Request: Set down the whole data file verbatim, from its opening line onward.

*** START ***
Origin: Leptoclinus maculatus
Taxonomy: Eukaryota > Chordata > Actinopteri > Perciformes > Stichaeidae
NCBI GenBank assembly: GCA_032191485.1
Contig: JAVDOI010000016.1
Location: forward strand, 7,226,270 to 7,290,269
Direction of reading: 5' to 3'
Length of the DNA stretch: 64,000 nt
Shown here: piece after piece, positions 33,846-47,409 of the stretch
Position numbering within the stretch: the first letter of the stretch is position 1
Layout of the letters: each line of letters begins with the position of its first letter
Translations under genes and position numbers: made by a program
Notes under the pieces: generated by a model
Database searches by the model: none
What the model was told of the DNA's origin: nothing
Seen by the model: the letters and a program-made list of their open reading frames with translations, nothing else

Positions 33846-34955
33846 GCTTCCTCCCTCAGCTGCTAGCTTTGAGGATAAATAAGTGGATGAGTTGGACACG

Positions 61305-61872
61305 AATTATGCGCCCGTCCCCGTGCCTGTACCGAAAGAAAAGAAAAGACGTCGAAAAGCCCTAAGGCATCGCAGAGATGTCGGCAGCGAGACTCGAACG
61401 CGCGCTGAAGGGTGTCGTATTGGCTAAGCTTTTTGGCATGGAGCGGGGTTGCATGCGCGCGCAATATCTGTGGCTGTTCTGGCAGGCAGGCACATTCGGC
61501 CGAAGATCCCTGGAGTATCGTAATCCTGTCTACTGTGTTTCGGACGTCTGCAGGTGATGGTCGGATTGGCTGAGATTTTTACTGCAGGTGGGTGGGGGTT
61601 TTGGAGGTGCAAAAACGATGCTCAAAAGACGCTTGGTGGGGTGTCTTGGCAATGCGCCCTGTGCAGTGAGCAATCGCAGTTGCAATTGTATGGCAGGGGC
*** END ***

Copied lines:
Origin: Leptoclinus maculatus
Taxonomy: Eukaryota > Chordata > Actinopteri > Perciformes > Stichaeidae
NCBI GenBank assembly: GCA_032191485.1
Contig: JAVDOI010000016.1
Location: forward strand, 7,226,270 to 7,290,269
Direction of reading: 5' to 3'
Length of the DNA stretch: 64,000 nt
Shown here: piece after piece, positions 33,846-47,409 of the stretch
Position numbering within the stretch: the first letter of the stretch is position 1
Layout of the letters: each line of letters begins with the position of its first letter
Translations under genes and position numbers: made by a program
Notes under the pieces: generated by a model
Database searches by the model: none
What the model was told of the DNA's origin: nothing
Seen by the model: the letters and a program-made list of their open reading frames with translations, nothing else

Positions 33846-34955
33846 GCTTCCTCCCTCAGCTGCTAGCTTTGAGGATAAATAAGTGGATGAGTTGGACACG

Positions 61305-61872
61305 AATTATGCGCCCGTCCCCGTGCCTGTACCGAAAGAAAAGAAAAGACGTCGAAAAGCCCTAAGGCATCGCAGAGATGTCGGCAGCGAGACTCGAACG
61401 CGCGCTGAAGGGTGTCGTATTGGCTAAGCTTTTTGGCATGGAGCGGGGTTGCATGCGCGCGCAATATCTGTGGCTGTTCTGGCAGGCAGGCACATTCGGC
61501 CGAAGATCCCTGGAGTATCGTAATCCTGTCTACTGTGTTTCGGACGTCTGCAGGTGATGGTCGGATTGGCTGAGATTTTTACTGCAGGTGGGTGGGGGTT
61601 TTGGAGGTGCAAAAACGATGCTCAAAAGACGCTTGGTGGGGTGTCTTGGCAATGCGCCCTGTGCAGTGAGCAATCGCAGTTGCAATTGTATGGCAGGGGC